Greetings everyone! Coming off a wonderful night hanging out with some great friends getting caught up with what’s been happening in their lives since last we met – in some cases that’s been more than a year thanks in part to the pandemic. One of those friends reminded me I had 4 birds to go to meet my goal. So, while I shake off the last of the spirits in my machine, thought I’d see if I could cut a bit into that deficit. To set the stage I am generally not a fan of “surprises”. I’ve found over the years that a vast majority of those incidents result in some kind of bad experience. In the corporate world, I dreaded system surprises – ghosts in the mechanical machine if you will. Those in the IT/Systems world know NOTHING positive EVER comes from a code surprise. When it does, you tear your hair out until you determine a way to get the failure to predictably repeat thus solvable. In private life this fear of the unexpected jolt is equally favored to the bad side of the ledger. “Wow, surprised how hard that cement step is that I just launched my chin into while second guessing a new skateboard stunt” or “Amazing my hand made it through that sharp opening – wait, what’s all that blood from”. Add to those examples my surprise on how painful a blow to the back of the head from a box fan can be (once I regained consciousness). A few stunners do end up on the good side – meeting Linda on day one of my career and later her agreeing to spend the rest of her life with me are up there at the top hehehe. Today’s featured feathered friend happens to be one of those surprises that also landed on the positive side.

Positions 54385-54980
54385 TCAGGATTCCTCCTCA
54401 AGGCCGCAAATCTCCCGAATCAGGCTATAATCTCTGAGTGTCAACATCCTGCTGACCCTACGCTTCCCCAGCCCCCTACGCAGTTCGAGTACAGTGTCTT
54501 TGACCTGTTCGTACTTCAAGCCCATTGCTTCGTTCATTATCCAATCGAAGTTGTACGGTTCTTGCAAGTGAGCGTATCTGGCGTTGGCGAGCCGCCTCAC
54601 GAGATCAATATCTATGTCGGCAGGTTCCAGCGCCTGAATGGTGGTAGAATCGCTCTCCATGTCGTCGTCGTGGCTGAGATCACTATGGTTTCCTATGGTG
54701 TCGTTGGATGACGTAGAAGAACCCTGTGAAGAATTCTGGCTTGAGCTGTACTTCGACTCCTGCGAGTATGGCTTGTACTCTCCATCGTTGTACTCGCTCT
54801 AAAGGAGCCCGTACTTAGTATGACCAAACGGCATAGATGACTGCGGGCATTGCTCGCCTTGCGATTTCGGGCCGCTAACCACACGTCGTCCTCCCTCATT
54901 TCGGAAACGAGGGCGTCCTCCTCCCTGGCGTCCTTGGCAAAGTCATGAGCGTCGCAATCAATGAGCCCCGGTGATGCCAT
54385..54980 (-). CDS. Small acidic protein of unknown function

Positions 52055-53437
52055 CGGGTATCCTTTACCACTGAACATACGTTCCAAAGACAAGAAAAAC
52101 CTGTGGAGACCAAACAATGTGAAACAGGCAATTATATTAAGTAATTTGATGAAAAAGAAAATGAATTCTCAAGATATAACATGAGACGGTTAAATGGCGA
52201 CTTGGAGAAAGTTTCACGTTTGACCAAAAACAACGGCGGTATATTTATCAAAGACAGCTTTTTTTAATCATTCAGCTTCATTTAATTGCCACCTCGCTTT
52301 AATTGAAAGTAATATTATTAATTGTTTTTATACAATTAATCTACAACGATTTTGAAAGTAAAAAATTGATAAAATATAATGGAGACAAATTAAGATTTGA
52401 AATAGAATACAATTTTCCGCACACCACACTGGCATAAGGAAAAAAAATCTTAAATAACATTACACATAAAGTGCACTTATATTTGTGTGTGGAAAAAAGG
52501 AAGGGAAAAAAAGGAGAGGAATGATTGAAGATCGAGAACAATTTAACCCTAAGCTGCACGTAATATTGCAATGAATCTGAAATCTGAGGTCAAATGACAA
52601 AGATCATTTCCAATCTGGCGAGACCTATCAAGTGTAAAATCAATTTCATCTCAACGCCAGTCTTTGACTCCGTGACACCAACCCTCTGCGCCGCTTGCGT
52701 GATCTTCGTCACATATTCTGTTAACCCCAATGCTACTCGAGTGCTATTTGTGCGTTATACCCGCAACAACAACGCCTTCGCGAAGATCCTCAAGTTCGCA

Not the most flamboyant of birds I’ve brought your way for sure. Unfortunately, this specimen lost a bit of its luster thanks to less than ideal shooting conditions. It is hard enough to shoot in dense woods on its own, but when you have to shoot across rays of light penetrating through small gaps in the trees it gets a bit tricky. I had my settings dialed in for black subjects hanging out in the canopy (more on that in a bit). Perfect for those conditions – not ideal for capturing this Finch that popped out on the trail ahead of me. Did my best to pull it out in the digital darkroom at the expense of the yellow highlights on the outer edges of its tail and wings. For the birders out there that are unfamiliar with the Pine Siskin, visualize the overall coloring being a bit tanner and more of a lemon yellow piping.